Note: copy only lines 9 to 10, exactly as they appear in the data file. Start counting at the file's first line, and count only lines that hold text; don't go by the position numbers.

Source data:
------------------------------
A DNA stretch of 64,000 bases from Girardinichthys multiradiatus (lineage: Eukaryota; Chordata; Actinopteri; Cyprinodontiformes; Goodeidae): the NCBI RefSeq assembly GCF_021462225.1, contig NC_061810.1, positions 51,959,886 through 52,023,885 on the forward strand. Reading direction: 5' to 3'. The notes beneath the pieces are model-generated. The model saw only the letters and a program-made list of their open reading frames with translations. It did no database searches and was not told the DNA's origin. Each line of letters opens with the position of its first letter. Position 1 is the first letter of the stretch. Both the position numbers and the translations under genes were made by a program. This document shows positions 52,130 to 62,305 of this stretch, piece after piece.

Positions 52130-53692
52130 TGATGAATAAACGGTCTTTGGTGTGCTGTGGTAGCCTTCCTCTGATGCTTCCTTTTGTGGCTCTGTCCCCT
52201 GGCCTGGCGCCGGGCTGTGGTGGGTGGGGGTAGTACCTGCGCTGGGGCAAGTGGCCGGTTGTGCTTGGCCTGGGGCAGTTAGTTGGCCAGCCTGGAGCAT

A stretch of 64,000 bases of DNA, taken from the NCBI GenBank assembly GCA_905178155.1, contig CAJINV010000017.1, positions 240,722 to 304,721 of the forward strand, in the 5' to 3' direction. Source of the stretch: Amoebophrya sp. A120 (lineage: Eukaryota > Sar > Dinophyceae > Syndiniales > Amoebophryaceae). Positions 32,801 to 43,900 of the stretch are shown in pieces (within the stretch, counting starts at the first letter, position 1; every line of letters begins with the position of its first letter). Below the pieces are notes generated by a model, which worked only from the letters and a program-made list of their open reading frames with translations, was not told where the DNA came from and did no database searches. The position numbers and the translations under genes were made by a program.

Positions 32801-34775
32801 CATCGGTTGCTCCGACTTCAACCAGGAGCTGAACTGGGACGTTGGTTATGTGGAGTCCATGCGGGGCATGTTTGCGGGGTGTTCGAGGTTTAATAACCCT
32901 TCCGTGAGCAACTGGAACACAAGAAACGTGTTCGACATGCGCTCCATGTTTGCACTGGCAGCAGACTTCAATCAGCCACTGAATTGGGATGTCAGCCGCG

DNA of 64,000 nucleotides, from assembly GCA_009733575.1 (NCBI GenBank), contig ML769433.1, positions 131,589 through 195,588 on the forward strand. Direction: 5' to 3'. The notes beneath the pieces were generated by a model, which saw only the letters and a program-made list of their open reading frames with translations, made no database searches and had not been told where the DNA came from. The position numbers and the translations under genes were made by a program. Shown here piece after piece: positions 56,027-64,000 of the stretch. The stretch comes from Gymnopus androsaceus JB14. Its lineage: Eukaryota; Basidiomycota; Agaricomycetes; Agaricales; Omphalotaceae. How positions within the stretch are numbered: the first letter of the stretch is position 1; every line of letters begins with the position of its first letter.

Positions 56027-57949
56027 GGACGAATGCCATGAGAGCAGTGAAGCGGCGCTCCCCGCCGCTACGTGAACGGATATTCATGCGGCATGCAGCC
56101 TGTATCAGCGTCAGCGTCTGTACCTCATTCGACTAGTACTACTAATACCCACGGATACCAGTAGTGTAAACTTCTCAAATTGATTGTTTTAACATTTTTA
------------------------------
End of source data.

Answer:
DNA of 64,000 nucleotides, from assembly GCA_009733575.1 (NCBI GenBank), contig ML769433.1, positions 131,589 through 195,588 on the forward strand. Direction: 5' to 3'. The notes beneath the pieces were generated by a model, which saw only the letters and a program-made list of their open reading frames with translations, made no database searches and had not been told where the DNA came from. The position numbers and the translations under genes were made by a program. Shown here piece after piece: positions 56,027-64,000 of the stretch. The stretch comes from Gymnopus androsaceus JB14. Its lineage: Eukaryota; Basidiomycota; Agaricomycetes; Agaricales; Omphalotaceae. How positions within the stretch are numbered: the first letter of the stretch is position 1; every line of letters begins with the position of its first letter.

Positions 56027-57949